The Giver by Lois Lowry is a book I read and loved many times when I was a kid. I recently discovered that this was just the first book in a quartet, and thought this would be the perfect opportunity to re-read one of my all-time favorites. (The other books are Gathering Blue, Messenger, and Son).
The Giver is written for kids, but with adults in mind, there’s something there for everyone. The book tells the story of Jonas, a twelve year old boy. Jonas lives in a Utopian society where everything is tightly regulated, even down to the weather. Here, when children turn twelve, they are assigned a job by the committee of elders that run the community. In the early chapters, we follow Jonas as he tries to figure out what job he wants, and what job the elders might assign him.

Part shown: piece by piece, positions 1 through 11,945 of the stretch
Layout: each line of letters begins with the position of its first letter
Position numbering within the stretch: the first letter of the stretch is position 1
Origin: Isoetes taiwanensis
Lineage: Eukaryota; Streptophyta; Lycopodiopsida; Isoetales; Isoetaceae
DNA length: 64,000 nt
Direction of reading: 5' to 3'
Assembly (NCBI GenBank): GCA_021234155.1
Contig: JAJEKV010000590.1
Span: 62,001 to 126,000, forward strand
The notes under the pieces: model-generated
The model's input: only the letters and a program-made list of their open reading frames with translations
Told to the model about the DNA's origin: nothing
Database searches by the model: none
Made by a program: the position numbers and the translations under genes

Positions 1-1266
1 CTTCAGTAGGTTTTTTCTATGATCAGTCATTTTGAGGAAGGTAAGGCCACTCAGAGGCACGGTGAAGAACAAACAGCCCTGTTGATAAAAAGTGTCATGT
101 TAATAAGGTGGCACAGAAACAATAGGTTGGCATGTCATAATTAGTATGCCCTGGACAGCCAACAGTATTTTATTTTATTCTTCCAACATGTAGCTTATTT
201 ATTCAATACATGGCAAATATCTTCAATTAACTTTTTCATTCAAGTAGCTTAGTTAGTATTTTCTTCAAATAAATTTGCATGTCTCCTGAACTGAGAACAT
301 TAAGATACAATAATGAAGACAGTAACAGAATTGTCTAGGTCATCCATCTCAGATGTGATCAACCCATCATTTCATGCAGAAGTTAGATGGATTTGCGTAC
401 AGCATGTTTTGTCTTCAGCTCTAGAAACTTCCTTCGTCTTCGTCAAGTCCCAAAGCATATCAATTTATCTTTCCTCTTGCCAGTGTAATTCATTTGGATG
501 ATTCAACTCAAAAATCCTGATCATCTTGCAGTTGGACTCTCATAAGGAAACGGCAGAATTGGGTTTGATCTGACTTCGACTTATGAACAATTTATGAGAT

At the ceremony when jobs are assigned, the chief elder skips Jonas’s name, striking a sort of fear and dread into him that we can feel even as readers. At the end of the ceremony, it is revealed that Jonas has been selected for a very important job: the Receiver of Memories.
The people in the community have never known war, hunger, or disease. The committee relies on the Receiver to hold memories of the outside world and draw wisdom from them. When Jonas starts receiving these memories, he learns other, dark secrets about the community. He and his mentor, the Giver, come up with a plan to release these memories back into the community, hopefully shocking the people out of the sheltered “utopia” they’ve been living in. The hardest thing Jonas has ever done is learn to ride a bike, how could he ever pull off such a plan?